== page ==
A prayer for the white state

January 10, 2016 · Posted in National politics, Personal stuff, Politics, State of Conservatism 

Lately I’ve been mulling over the idea of red state vs. blue state and how both are impacting society. But there is an element which seems to be missing among the arguments we have regarding conservative vs. liberal.

Once upon a time in America, it was just automatically assumed that we were one nation under God. More than a two-word addition to the Pledge of Allegiance dating back to 1954, for most Americans adhering to the tenets of their religion was second nature. Thus, actions which were deemed immoral were frowned upon: selling alcohol on Sundays, having children out of wedlock, and swearing in public were just some of the actions which ran afoul of our sensitivities. Then, as now, we were all sinners who fell short of the grace of God but it seems like we as Americans tried harder to stay in line in that bygone era.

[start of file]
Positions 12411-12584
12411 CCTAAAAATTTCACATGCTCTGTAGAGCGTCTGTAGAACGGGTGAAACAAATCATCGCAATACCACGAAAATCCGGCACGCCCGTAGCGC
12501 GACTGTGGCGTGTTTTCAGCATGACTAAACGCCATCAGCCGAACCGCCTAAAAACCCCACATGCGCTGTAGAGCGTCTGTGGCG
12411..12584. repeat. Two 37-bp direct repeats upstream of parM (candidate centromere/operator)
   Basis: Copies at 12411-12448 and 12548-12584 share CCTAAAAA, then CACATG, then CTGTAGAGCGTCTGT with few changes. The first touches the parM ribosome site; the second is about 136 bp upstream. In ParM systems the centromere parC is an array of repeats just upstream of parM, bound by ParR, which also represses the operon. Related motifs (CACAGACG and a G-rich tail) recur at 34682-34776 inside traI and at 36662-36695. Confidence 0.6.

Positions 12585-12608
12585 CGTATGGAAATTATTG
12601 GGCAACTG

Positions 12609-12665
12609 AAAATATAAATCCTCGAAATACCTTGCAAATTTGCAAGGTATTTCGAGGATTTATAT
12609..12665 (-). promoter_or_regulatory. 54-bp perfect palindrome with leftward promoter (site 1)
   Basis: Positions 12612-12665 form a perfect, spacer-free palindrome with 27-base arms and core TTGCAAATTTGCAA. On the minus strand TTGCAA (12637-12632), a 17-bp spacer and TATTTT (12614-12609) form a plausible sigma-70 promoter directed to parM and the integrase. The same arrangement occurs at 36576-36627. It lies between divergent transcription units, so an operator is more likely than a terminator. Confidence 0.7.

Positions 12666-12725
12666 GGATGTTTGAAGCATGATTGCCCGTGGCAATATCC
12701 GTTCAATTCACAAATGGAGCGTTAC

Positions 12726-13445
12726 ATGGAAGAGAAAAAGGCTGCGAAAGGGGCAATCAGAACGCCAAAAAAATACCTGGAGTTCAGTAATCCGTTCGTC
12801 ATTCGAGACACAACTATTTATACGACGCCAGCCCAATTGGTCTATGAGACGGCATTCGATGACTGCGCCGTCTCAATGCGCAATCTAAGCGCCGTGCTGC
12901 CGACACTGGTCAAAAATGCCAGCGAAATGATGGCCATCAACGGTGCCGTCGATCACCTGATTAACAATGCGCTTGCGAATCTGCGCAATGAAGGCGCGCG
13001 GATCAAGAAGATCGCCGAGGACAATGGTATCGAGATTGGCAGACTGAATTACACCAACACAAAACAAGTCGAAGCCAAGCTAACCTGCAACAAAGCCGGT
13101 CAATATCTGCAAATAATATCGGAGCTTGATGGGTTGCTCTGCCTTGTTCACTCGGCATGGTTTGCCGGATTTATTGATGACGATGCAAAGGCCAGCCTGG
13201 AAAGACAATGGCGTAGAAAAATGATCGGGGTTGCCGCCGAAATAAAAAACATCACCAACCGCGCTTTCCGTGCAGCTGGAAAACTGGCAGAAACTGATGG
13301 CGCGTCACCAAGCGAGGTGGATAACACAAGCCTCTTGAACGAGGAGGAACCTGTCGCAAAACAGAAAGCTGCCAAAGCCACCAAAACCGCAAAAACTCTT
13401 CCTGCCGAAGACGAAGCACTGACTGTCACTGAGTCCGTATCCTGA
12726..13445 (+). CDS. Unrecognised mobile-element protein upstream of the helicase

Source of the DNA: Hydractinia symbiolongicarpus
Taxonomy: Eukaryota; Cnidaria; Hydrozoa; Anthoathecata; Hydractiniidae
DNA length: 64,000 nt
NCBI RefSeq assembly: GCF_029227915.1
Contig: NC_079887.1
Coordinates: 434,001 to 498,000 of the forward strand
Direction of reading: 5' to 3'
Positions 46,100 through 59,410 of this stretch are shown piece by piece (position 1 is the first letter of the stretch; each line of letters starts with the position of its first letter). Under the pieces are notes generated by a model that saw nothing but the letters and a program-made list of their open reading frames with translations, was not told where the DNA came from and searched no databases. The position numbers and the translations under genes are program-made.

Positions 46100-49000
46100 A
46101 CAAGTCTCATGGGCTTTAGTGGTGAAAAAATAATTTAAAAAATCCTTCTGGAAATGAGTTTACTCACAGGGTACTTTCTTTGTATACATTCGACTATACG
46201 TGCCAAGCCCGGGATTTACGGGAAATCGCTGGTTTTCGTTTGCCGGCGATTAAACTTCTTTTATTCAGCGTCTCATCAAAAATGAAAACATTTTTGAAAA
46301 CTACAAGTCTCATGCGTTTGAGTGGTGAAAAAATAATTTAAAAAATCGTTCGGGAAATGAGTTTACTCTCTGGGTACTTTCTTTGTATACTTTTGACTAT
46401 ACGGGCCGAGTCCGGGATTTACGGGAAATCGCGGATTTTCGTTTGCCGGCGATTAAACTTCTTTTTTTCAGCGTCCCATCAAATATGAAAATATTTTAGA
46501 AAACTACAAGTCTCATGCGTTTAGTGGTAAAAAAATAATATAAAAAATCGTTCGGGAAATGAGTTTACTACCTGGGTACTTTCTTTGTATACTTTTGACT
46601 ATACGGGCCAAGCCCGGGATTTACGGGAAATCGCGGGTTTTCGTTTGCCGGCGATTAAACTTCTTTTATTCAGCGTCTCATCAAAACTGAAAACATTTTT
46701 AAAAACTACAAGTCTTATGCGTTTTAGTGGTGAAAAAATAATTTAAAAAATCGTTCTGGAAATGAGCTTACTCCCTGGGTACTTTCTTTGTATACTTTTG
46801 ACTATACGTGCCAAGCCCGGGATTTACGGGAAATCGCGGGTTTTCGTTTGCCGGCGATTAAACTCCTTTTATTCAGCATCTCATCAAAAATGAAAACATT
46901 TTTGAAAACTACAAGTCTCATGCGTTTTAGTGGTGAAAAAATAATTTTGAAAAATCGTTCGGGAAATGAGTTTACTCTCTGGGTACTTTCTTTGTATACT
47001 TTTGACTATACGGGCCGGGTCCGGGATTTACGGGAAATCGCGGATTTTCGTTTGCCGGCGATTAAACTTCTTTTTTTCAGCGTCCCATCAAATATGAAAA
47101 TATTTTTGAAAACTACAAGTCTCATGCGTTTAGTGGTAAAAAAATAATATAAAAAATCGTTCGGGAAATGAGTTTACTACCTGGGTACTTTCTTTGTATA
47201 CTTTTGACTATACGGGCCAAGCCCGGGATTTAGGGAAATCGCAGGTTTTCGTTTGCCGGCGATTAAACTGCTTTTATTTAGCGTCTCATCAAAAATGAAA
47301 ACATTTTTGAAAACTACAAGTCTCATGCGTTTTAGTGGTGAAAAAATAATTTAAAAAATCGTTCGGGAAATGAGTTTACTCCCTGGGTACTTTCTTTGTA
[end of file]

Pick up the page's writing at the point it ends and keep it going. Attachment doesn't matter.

Naturally, over time the “blue laws” were gradually erased, children who were born out of wedlock lost the derisive moniker “bastard” and became commonplace, and the entertainment industry began a contest to see who could get away with racier and racier content. As this devolution of society in the name of “tolerance” continued we were ordered to accept “alternative” lifestyles. Christians of today in general, and parents who wish to ”Train up a child in the way he should go,” to borrow from Proverbs 22:6, face an increasingly treacherous minefield of having to monitor their kids’ entertainment, education, and circle of friends. Unlike any other era in America, Christians are being marginalized and segmented in society as just another subset: Mary went to the Christian store to purchase Christian books and movies while listening to the Christian radio station.